NBA under fire following report on human rights abuses at its Chinese training academies

'ESPN just dropped an atomic bomb on the NBA’s China relationship,' one critic said

The NBA is facing intense backlash after a bombshell report alleges its training academies in China are plagued with human rights abuses.

ESPN reported on Wednesday that the young participants in the NBA program were physically beaten by Chinese instructors and were not provided proper schooling, despite commissioner Adam Silver's previous commitment that education would be "central" to the program.

"A former league employee compared the atmosphere when he worked in Xinjiang to 'World War II Germany,'" ESPN reported.

New York Times sports reporter Kevin Draper called the exposé "incredibly, incredibly damning for the NBA." Times' NBA writer Sopan Deb similarly said it's "a massive black eye" for the league.

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Sports commentator Tony Bruno praised ESPN for "exposing the truths the @NBA has tried to protect and cover up for a long time."

"Wonder what #AdamSilver @KingJames @SteveKerr and other outspoken critics of US policies will say about this unholy alliance?" Bruno pondered.

Outkick founder and Fox Sports radio host Clay Travis said ESPN "dropped an atomic bomb" on the NBA's relationship with China.

"NBA’s refusal to condemn China at all is glaring. Even in this story when confronted with horrific human rights abuses NBA dodged any criticism of China. League is full of hypocrites," Travis tweeted.

Several Republican lawmakers also weighed in on the latest NBA-China controversy.

The @NBA kowtows to Communist China because they put profits over human rights. The link between the NBA’s operations in China and the human rights abuses of the CCP are even stronger than we previously knew. Kudos to @espn for uncovering the truth," Sen. Rick Scott, R-Fl., reacted.

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"This report is disturbing and the @NBA needs to voluntarily correct the record of their involvement," Sen. Marsha Blackburn, R-Tn., said.

Sen. Josh Hawley, R-Mo., who has been an outspoken critic of the NBA's ties to China, hinted that he would "discuss" the ESPN report while threatening to have Silver brought to Capitol Hill and testify under oath.

ESPN's report detailed how the NBA training academies, which were launched in 2016, appeared to be largely under the control of the Chinese government with one coach who worked for the program calling it "a sweat camp for athletes."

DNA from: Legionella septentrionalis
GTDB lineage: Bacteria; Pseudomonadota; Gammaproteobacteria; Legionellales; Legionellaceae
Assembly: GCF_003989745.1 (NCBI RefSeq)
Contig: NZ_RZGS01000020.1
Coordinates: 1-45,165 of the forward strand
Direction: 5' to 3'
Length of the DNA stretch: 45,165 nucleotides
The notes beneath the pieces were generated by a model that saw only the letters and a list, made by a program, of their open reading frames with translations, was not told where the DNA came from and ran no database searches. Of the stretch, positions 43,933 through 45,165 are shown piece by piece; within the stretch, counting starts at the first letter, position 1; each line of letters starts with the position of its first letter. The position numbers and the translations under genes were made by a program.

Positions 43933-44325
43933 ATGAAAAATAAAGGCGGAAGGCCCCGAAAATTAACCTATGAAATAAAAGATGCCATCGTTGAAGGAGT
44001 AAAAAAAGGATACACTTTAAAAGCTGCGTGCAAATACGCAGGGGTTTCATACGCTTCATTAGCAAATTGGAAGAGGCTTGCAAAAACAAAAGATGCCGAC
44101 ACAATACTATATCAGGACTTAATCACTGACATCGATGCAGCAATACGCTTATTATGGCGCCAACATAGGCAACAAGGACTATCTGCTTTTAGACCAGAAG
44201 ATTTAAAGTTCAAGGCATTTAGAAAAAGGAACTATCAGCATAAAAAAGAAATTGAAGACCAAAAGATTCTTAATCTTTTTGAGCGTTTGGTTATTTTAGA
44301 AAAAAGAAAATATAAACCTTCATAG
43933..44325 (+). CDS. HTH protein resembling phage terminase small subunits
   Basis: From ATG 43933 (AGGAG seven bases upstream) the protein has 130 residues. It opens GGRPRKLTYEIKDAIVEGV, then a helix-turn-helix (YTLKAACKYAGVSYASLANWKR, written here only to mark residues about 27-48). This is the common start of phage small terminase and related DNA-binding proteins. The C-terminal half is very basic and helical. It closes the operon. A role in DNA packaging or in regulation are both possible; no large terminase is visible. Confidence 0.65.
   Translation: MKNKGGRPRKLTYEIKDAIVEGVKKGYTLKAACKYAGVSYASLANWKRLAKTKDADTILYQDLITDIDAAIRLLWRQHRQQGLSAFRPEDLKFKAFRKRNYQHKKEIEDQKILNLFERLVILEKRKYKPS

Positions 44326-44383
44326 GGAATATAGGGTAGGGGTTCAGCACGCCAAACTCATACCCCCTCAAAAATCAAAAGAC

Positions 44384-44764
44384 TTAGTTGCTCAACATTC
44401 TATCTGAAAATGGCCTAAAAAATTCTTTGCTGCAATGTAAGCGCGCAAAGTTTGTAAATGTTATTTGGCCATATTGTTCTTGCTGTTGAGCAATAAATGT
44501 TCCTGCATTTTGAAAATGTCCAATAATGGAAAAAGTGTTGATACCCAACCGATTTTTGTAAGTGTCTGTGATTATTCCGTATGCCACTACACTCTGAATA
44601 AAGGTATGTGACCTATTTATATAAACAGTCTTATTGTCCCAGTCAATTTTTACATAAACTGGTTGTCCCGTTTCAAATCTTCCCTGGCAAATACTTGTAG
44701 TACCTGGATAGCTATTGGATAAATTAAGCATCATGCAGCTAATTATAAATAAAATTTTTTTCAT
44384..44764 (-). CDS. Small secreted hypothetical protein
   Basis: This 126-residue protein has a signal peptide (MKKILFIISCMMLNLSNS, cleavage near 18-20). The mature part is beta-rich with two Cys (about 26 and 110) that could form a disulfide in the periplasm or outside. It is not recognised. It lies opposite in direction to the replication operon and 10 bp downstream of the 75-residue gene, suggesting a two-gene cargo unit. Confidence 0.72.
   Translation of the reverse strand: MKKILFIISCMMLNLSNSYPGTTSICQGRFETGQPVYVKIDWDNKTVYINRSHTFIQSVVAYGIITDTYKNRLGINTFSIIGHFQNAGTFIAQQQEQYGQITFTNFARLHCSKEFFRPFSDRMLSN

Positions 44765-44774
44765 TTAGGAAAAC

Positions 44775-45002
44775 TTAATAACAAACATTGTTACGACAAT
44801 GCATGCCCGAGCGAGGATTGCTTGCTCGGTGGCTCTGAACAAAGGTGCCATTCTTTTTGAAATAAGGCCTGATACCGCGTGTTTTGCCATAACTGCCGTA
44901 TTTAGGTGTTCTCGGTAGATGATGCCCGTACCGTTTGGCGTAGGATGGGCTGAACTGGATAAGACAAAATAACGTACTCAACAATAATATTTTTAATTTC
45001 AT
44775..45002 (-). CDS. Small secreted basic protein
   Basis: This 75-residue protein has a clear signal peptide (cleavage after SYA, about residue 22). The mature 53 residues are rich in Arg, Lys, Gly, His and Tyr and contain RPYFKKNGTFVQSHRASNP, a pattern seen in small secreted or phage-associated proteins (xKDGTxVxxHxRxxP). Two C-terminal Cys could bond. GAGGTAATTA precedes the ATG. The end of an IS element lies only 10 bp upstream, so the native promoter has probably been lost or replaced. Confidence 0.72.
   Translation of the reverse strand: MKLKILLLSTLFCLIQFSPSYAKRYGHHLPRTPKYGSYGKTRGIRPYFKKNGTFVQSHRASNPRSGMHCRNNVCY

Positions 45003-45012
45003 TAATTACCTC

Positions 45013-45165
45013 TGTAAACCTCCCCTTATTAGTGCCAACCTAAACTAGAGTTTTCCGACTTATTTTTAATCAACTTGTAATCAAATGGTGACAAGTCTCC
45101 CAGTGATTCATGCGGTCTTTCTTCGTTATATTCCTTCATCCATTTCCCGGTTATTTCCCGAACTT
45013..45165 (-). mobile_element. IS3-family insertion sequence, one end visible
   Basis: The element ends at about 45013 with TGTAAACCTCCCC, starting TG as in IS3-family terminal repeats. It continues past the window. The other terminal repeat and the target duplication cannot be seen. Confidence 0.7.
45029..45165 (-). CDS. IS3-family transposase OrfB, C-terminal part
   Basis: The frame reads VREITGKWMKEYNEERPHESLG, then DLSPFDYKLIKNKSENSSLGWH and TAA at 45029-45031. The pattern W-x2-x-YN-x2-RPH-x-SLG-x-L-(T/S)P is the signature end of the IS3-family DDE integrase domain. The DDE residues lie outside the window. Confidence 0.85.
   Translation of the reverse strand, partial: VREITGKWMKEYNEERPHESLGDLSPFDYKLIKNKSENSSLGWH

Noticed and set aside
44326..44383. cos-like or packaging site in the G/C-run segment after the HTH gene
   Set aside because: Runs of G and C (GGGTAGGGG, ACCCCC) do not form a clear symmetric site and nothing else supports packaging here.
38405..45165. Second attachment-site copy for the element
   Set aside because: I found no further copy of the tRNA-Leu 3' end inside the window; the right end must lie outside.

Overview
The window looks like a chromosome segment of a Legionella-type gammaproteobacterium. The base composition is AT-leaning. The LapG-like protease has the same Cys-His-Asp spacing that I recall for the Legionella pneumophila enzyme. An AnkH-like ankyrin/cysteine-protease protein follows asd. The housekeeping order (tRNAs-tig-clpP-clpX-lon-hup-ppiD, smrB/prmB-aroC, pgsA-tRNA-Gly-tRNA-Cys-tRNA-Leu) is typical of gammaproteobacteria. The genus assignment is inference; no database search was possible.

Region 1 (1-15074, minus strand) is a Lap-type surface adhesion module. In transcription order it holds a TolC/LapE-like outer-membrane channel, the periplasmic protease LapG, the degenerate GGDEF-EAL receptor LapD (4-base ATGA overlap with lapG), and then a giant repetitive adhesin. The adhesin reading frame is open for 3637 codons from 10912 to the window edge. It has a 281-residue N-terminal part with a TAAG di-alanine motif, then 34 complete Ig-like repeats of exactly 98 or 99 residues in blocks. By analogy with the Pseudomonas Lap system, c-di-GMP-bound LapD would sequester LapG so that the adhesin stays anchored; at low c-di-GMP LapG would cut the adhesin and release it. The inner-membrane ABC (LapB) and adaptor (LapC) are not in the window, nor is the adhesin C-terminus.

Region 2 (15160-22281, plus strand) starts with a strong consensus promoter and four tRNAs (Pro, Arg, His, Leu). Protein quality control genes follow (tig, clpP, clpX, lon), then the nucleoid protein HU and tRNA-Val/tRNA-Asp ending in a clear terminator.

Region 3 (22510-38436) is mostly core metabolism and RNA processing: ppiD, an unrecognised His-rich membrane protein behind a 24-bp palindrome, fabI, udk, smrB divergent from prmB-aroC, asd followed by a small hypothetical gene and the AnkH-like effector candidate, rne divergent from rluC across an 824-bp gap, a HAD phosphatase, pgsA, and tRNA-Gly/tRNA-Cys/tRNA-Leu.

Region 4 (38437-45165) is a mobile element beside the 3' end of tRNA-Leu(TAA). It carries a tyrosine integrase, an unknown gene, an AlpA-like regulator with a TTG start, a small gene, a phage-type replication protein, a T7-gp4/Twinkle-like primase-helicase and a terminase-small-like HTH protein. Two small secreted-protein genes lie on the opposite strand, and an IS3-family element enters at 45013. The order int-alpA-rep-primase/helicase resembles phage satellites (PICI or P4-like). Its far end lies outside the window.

"We were basically working for the Chinese government," one former coach told ESPN.

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Multiple NBA employees filed complaints to the league about how they witnessed Chinese coaches "strike teenage players" and the lack of education the young participants were receiving.

One former coach told ESPN he watched a Chinese coach "fire a ball into a young player's face at point-blank range and then 'kick him in the gut.'"

According to ESPN, NBA officials asked current and former employees not to speak to the sports network about the exposé with one email from a public relations official reading, "Please don't mention that you have been advised by the NBA not to respond."

"You can't have it both ways," one former employee told ESPN. "You can't be over here in February promoting Black History Month and be over in China, where they're in reeducation camps and all the people that you're partnering with are hitting kids."

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Mark Tatum, the NBA deputy commissioner and chief operating officer, told ESPN that the league is "reevaluating" and "considering other opportunities" for the program.

Over the past year, the NBA's intense relationship with China has been scrutinized after the league's players and coaches have largely refrained from criticizing the country's human rights violations and expressing support for Hong Kong.

Earlier this month, criticism of the NBA's ties to China was renewed after it was discovered that customers were prohibited from ordering custom gear that read "Free Hong Kong" on its online store.

The store's operator, Fanatics suggested the phrase was "inadvertently prohibited" and the ban was lifted. Days later though, the NBA pulled all custom gear from its online store.

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ESPN's prominent NBA reporter Adrian Wojnarowski also raised eyebrows when he sent Sen. Josh Hawley, R-Mo., a profane response to the lawmaker's criticism of the league's decision of “pre-approved, social justice slogans” while “censoring support” for law enforcement and criticism of the Chinese Communist Party.

Wojnarowski issued an apology and was temporarily suspended by the network.